Analytical and Bioanalytical Chemistry

, Volume 410, Issue 12, pp 2949–2959 | Cite as

Analysis of hard protein corona composition on selective iron oxide nanoparticles by MALDI-TOF mass spectrometry: identification and amplification of a hidden mastitis biomarker in milk proteome

  • Massimiliano Magro
  • Mattia Zaccarin
  • Giovanni Miotto
  • Laura Da Dalt
  • Davide Baratella
  • Piero Fariselli
  • Gianfranco Gabai
  • Fabio VianelloEmail author
Research Paper


Surface active maghemite nanoparticles (SAMNs) are able to recognize and bind selected proteins in complex biological systems, forming a hard protein corona. Upon a 5-min incubation in bovine whey from mastitis-affected cows, a significant enrichment of a single peptide characterized by a molecular weight at 4338 Da originated from the proteolysis of aS1-casein was observed. Notably, among the large number of macromolecules in bovine milk, the detection of this specific peptide can hardly be accomplished by conventional analytical techniques. The selective formation of a stable binding between the peptide and SAMNs is due to the stability gained by adsorption-induced surface restructuration of the nanomaterial. We attributed the surface recognition properties of SAMNs to the chelation of iron(III) sites on their surface by sterically compatible carboxylic groups of the peptide. The specific peptide recognition by SAMNs allows its easy determination by MALDI-TOF mass spectrometry, and a threshold value of its normalized peak intensity was identified by a logistic regression approach and suggested for the rapid diagnosis of the pathology. Thus, the present report proposes the analysis of hard protein corona on nanomaterials as a perspective for developing fast analytical procedures for the diagnosis of mastitis in cows. Moreover, the huge simplification of proteome complexity by exploiting the selectivity derived by the peculiar SAMN surface topography, due to the iron(III) distribution pattern, could be of general interest, leading to competitive applications in food science and in biomedicine, allowing the rapid determination of hidden biomarkers by a cutting edge diagnostic strategy.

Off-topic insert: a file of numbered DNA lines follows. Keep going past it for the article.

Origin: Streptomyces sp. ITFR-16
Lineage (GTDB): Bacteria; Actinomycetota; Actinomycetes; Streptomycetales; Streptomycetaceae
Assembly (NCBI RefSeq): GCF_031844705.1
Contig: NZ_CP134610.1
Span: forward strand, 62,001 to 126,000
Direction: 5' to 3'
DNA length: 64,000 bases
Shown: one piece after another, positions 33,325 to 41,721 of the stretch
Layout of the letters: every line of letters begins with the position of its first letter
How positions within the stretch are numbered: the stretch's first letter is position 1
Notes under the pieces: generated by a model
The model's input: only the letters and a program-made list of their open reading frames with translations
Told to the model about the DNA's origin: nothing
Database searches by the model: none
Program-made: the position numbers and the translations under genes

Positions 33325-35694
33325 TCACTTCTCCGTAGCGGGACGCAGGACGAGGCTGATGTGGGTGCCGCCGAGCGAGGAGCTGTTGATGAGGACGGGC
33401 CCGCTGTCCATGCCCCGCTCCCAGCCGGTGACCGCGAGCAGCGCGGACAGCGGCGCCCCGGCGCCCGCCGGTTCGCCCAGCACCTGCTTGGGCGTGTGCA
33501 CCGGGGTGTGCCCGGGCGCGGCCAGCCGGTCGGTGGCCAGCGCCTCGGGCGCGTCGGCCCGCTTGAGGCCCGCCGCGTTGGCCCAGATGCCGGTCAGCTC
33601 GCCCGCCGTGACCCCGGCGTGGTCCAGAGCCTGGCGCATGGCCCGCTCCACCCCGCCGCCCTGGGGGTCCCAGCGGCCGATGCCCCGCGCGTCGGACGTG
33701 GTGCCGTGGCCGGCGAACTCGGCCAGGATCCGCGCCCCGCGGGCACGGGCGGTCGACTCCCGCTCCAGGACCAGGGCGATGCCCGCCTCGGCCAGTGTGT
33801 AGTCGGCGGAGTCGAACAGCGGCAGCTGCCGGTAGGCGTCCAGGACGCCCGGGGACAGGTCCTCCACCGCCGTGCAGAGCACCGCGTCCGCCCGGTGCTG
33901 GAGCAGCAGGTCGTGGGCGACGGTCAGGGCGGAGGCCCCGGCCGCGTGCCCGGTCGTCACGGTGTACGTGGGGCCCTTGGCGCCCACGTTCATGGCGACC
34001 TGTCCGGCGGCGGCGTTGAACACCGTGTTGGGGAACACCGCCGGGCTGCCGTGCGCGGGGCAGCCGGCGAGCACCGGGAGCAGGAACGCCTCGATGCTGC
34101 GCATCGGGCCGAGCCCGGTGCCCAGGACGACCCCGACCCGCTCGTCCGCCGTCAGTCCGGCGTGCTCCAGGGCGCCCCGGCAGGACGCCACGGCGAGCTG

Graphical abstract

The topography of iron(III) sites on surface active maghemite nanoparticles (SAMNs) allows the recognition of sterically compatible carboxylic groups on proteins and peptides in complex biological matrixes. The analysis of hard protein corona on SAMNs led to the determination of a biomarker for cow mastitis in milk by MALDI-TOF mass spectrometry.


Biomarker Magnetic nanoparticles MALDI-TOF Milk Protein corona 



This work was supported by the University of Padua (Italy), grant PRAT 2015 (progetti di Ateneo) n. CPDA159850, “Assegni di Ricerca Junior” 2014 n. CPDR148959, and by the CARIPARO Foundation.

Compliance with ethical standards

All applicable international, national, and/or institutional guidelines for the care and use of animals were followed. According to the Directive 2010/63/EU of the European Parliament and the D.L. 26/2014 of the Italian Government, no ethical approval is needed for carrying out experimental research on milk samples coming from cows under physiological lactation.

Conflict of interest

The authors declare that they have no conflict of interest.

Supplementary material

216_2018_976_MOESM1_ESM.pdf (728 kb)
ESM 1 (PDF 727 kb)


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Copyright information

© Springer-Verlag GmbH Germany, part of Springer Nature 2018

Authors and Affiliations

  • Massimiliano Magro
    • 1
    • 2
  • Mattia Zaccarin
    • 3
    • 4
  • Giovanni Miotto
    • 3
    • 4
  • Laura Da Dalt
    • 1
  • Davide Baratella
    • 1
  • Piero Fariselli
    • 1
  • Gianfranco Gabai
    • 1
  • Fabio Vianello
    • 1
    • 2
    Email author
  1. 1.Department of Comparative Biomedicine and Food ScienceUniversity of PaduaLegnaroItaly
  2. 2.Regional Centre of Advanced Technologies and Materials, Department of Physical Chemistry and Experimental PhysicsPalacky UniversityOlomoucCzech Republic
  3. 3.Department of Molecular MedicineUniversity of PaduaPaduaItaly
  4. 4.Proteomics FacilityAzienda Ospedaliera di Padova and University of PaduaPaduaItaly

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